Beginning the week of April 29, the City ofHamilton’s Forestry and Horticulture Section will begin removing 20 of the 140 Ash trees in Winona Park. This is part of the Council endorsed 10-year plan to deal with the infestation of the highly destructive Emerald Ash Borer insect.

 “All trees removed will be replaced one-for-one throughout the park with a diverse assortment of tree species which are less susceptible to disease and won’t host the Emerald Ash Borer,” says Mike McNamara, the City’s Manager of Forestry and Horticulture.  The planting of a variety of tree species leads to a healthier urban forest and lessens future impacts from pests and disease.  

 The Emerald Ash Borer is an invasive insect that attacks and kills most species of ash trees. EAB has quickly spread throughout southernOntariosince 2002.  It has been declared an invasive alien species by the Canadian Food Inspection Agency (CFIA).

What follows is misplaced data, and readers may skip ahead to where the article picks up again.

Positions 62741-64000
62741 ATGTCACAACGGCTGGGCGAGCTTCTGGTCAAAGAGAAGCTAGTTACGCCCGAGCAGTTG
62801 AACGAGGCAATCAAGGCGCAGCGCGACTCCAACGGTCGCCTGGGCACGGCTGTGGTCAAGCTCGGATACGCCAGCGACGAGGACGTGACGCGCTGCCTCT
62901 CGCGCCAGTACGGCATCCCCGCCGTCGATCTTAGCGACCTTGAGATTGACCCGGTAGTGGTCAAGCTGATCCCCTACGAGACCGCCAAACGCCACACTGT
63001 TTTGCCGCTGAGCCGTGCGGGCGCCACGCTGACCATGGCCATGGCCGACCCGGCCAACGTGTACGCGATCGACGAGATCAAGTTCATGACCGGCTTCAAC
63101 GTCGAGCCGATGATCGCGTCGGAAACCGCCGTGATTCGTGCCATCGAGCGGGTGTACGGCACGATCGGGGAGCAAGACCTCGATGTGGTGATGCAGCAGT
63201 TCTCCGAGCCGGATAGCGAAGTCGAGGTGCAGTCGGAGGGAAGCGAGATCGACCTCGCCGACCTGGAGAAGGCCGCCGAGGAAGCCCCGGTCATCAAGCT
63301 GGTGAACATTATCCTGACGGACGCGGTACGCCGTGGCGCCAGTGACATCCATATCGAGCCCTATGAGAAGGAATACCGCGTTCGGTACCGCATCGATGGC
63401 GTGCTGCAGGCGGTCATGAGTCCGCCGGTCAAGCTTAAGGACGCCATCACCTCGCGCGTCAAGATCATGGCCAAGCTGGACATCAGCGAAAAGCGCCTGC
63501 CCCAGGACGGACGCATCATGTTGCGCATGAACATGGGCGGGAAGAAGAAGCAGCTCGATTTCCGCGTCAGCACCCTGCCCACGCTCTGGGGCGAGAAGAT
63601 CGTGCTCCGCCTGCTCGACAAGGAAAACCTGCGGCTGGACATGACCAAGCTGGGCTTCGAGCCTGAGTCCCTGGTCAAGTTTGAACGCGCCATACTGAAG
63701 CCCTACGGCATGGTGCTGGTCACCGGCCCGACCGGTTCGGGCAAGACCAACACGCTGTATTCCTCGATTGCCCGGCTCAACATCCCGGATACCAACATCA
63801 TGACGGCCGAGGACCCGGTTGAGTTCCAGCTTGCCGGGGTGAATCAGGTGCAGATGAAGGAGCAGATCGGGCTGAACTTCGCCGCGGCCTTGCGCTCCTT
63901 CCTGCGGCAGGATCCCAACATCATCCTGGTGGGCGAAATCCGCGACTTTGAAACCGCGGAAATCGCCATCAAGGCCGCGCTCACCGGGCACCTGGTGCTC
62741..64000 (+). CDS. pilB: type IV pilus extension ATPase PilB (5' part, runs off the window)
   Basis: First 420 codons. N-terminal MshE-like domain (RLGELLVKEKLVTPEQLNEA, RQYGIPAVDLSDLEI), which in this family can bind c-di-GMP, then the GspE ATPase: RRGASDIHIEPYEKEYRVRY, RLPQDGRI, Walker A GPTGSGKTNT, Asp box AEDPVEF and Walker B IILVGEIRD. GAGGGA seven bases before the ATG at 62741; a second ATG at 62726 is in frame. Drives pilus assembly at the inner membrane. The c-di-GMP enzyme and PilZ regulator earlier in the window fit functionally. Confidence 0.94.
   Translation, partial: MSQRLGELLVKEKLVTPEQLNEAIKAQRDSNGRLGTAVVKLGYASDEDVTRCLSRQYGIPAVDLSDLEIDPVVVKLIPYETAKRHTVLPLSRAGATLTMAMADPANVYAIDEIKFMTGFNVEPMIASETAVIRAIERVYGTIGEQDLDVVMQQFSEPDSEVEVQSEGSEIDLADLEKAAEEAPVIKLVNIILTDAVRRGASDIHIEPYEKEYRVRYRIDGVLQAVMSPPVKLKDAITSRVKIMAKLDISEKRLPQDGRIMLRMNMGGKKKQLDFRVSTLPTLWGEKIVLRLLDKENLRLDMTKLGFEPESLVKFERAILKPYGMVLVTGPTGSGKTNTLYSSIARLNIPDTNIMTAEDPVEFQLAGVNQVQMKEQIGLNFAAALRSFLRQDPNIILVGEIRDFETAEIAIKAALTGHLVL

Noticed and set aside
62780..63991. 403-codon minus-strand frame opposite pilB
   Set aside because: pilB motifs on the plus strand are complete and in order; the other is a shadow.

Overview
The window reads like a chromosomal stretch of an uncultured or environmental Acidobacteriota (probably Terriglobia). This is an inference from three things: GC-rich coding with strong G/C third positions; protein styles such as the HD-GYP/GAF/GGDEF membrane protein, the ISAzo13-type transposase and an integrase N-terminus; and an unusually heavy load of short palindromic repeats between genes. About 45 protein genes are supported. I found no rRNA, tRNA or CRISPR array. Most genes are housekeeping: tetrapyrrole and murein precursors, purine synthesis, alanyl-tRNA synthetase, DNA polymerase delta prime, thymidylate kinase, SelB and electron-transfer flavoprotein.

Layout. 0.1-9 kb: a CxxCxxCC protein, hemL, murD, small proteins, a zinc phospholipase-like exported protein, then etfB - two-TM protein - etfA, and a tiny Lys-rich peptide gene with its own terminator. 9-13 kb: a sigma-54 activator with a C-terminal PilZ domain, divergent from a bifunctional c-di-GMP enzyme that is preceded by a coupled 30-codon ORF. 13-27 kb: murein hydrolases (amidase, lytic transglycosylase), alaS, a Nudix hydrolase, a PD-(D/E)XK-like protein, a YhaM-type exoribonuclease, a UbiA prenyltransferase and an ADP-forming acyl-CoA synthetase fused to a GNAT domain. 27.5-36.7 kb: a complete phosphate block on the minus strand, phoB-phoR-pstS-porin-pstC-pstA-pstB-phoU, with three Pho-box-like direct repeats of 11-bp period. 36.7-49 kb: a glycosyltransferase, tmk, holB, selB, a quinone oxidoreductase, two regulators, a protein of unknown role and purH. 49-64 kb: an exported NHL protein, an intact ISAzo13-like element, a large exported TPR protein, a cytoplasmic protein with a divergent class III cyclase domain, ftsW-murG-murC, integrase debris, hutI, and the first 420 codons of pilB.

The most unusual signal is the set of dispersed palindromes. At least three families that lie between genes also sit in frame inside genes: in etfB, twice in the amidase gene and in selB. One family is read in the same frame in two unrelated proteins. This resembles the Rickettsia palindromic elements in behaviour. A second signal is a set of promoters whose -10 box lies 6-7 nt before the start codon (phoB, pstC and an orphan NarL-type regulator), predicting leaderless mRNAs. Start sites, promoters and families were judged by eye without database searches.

All Ash trees in Winona Park have been assessed and, although EAB has not been detected in any Ash trees in the park, the 20 trees identified for removal are in poor condition.  Removal of sick or dying trees minimizes the risk to people or property.

In September 2012, City Council approved a proactive management plan in which all Ash trees on municipal lands such as roads, parks and cemeteries will be removed or treated over the next ten years. All trees removed will be replaced with new trees. 

 

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